North Korean teens caught listening to BTS song
North Korean high school students who were caught singing and dancing to a song by South Korean boy band BTS are under investigation, according to a South Korean press report Thursday.
A source in North Korea’s South Pyongan Province said that the students were trainees with North Korea’s Red Youth Guard who were taking a break from training, Seoul Pyongyang News reported. The Red Youth Guard is a North Korean militia organization of teenage cadets.
The students of Anju Middle School were listening to BTS’ hit song, “Blood, Sweat & Tears” on an MP3 player and belting out the lyrics, the source said.
A local chapter of North Korea’s Workers’ Party and state security were notified of the activities. The group is being investigated for engaging in “reactionary ideology and culture,” in violation of North Korean law, the report said.
In December North Korea passed laws against reactionary ideology and culture, a reference to flows of information from the outside world, including South Korean entertainment media and broadcasts.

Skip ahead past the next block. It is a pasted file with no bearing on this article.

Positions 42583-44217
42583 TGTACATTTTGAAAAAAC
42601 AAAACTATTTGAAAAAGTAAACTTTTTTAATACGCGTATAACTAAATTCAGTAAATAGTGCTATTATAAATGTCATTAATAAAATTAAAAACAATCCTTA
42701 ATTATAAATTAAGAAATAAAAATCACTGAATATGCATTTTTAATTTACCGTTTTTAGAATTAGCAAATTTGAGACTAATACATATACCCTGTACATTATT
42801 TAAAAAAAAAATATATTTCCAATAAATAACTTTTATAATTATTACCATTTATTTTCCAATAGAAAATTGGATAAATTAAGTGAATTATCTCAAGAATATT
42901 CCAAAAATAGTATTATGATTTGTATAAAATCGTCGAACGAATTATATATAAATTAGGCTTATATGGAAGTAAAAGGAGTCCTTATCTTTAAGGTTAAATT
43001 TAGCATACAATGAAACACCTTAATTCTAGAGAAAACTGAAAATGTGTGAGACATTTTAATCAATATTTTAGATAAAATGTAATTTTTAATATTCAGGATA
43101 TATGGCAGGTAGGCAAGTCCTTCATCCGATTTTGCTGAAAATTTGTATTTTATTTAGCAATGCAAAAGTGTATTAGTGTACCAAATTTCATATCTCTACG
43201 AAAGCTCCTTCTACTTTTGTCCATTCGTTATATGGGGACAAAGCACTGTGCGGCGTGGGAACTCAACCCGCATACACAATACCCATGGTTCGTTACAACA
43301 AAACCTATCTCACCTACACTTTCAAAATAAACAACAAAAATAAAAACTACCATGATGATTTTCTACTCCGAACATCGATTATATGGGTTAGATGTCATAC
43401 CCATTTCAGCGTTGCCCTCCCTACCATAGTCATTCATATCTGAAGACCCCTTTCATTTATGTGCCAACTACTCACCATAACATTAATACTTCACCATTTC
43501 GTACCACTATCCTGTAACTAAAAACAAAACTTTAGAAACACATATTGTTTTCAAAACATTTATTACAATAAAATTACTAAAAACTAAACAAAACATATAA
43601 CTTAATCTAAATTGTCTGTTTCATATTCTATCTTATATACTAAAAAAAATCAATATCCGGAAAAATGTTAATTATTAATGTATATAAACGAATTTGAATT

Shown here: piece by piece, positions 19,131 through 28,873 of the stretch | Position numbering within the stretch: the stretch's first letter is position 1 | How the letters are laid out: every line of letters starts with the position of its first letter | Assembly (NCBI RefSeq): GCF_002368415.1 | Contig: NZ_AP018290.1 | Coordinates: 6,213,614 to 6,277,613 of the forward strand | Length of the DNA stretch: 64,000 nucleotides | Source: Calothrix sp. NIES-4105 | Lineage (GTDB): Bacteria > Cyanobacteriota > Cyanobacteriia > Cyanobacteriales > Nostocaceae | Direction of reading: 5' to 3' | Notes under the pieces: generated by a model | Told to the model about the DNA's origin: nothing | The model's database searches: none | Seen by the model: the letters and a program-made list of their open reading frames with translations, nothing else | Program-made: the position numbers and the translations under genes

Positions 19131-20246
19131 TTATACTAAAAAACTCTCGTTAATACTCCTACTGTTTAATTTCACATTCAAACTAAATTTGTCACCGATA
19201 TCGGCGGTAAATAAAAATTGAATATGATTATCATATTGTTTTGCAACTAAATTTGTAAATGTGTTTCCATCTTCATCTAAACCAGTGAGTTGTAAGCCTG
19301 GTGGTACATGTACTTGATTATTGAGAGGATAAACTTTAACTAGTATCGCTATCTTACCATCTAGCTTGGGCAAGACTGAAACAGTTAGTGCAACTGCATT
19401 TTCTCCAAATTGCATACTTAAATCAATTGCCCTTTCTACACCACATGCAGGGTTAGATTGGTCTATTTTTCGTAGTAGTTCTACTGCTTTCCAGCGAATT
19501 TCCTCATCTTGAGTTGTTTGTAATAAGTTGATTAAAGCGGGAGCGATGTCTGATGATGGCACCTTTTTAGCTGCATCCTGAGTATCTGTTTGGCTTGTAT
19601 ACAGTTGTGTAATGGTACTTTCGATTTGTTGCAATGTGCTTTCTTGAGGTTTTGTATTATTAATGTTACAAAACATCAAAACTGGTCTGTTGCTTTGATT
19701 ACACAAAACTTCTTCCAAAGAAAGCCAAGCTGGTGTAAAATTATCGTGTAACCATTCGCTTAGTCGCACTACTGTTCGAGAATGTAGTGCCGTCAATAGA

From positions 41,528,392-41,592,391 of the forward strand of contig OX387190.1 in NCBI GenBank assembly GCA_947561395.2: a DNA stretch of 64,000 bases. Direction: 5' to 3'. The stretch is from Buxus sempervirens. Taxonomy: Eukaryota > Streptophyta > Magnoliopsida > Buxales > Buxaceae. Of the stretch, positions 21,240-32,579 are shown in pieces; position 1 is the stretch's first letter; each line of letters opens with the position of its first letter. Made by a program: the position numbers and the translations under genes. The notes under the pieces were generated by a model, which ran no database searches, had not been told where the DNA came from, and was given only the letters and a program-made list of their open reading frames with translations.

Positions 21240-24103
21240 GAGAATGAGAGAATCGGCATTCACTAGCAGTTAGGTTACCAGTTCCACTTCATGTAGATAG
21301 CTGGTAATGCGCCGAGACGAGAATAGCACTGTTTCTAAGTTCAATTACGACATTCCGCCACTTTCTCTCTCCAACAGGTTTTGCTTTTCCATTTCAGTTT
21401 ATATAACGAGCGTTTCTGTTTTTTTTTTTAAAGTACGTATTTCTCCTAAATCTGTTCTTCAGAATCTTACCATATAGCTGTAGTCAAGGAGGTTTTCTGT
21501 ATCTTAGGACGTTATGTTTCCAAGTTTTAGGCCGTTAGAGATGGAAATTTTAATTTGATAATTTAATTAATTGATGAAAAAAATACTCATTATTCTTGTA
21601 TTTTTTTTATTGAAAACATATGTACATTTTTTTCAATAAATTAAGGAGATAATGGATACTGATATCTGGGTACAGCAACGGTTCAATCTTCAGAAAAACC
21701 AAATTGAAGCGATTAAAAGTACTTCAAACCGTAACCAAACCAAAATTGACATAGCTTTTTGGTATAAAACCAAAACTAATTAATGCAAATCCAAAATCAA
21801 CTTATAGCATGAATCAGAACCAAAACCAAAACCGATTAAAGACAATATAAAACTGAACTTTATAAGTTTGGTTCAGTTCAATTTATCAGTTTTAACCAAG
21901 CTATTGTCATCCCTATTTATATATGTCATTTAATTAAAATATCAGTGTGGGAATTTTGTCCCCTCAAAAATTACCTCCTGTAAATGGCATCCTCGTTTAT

SP News’ source said that BTS songs are enjoying “explosive popularity” among North Korean youth.
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“They also know that BTS are young South Korean singers, that they have topped the [U.S.] Billboard charts many times, something not many artists have done,” the North Korean source said.
The source also said young North Koreans like the songs of BTS because of their meaningful lyrics that tell listeners to “love themselves.”
North Koreans indoctrinated to be loyal to the state are “shocked” to hear the message of self-care for the individual, the source said, according to SP News.
The BTS song “Blood, Sweat & Tears” also was mentioned in a 2020 report from the South Korean news service Daily NK.
A North Korean military source told the news service last year that three soldiers in their 20s “partied” to the song and were arrested.
South Korea’s White Paper on Human Rights in North Korea published last month said the regime has been strengthening punishment of citizens caught viewing outside media. (UPI)